Q1. “To write well, express yourself like common people, but think like a wise man.” Discuss the principles of business writing in the light of Aristotle’s saying. (10) Principles of Business Writing Business writing is different Writing for a business audience is usually quite different than writing in the humanities, social sciences, or other academic disciplines. Business writing strive to be crisp and succinct rather than evocative or creative; it stresses specificity and accuracy. This distinction does not make business writing superior or inferior to other styles. Rather, it reflects the unique purpose and considerations involved when writing in a business context. When you write a business document, you must assume that your audience has limited time in which to read it and is likely to skim. Your readers have an interest in what you say insofar as it affects their working world. They want to know the “bottom line”: the point you are making about a situation or problem and how they should respond. Business writing varies from the conversational style often found in email messages to the more formal, legalistic style found in contracts. A style between these two extremes is appropriate for the majority of memos, emails, and letters. Writing that is too formal can alienate readers, and an attempt to be overly casual may come across as insincere or unprofessional. In business writing, as in all writing, you must know your audience. In most cases, the business letter will be the first impression that you make on someone. Though business writing has become less formal over time, you should still take great care that your letter’s content is clear and that you have proofread it carefully. Pronouns and active versus passive voice Personal pronouns (like I, we, and you) are important in letters and memos. In such documents, it is perfectly appropriate to refer to yourself as I and to the reader as you. Be careful, however, when you use the pronoun we in a business letter that is written on company stationery, since it commits your company to what you have written. When stating your opinion, use I; when presenting company policy, use we. The best writers strive to achieve a style that is so clear that their messages cannot be misunderstood. One way to achieve a clear style is to minimize your use of the passive voice. Although the passive voice is sometimes necessary, often it not only makes your writing dull but also can be ambiguous or overly impersonal. Here’s an example of the same point stated in passive voice and in the active voice: Focus and specificity Business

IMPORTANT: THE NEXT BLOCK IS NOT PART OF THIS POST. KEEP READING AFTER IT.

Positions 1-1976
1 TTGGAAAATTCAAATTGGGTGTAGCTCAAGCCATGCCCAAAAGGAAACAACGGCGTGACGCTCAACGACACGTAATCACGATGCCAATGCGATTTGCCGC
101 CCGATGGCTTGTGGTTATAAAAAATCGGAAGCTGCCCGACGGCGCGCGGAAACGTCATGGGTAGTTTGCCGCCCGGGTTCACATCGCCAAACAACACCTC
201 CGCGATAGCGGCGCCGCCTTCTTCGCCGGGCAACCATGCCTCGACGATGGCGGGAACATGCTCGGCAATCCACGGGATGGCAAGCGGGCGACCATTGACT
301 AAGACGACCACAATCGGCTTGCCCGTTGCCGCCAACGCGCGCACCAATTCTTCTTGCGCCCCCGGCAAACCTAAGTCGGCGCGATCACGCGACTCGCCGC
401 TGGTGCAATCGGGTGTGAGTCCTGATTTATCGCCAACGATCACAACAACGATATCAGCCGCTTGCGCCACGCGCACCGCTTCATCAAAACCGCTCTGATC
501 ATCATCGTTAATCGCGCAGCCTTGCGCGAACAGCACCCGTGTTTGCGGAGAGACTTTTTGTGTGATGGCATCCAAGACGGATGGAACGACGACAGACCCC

writing should be clear and concise. Take care, however, that your document does not turn out as an endless series of short, choppy sentences. Keep in mind also that “concise” does not have to mean “blunt”—you still need to think about your tone and the audience for whom you are writing. Business letters: where to begin Reread the description of your task (for example, the advertisement of a job opening, instructions for a proposal submission, or assignment prompt for a course). Think about your purpose and what requirements are mentioned or implied in the description of the task. List these requirements. This list can serve as an outline to govern your writing and help you stay focused, so try to make it through. Next, identify qualifications, attributes, objectives, or answers that match the requirements you have just listed. Strive to be exact and specific, avoiding vagueness, ambiguity, and platitudes. If there are industry- or field-specific concepts or terminologies that are relevant to the task at hand, use them in a manner that will convey your competence and experience. Avoid any language that your audience may not understand. Your finished piece of writing should indicate how you meet the requirements you’ve listed and answer any questions raised in the description or prompt. (2) Principles of Business Writing So, what are these 6 Principles of Business Writing? And what, in a nutshell, do they mean? Simply said, it’s like this: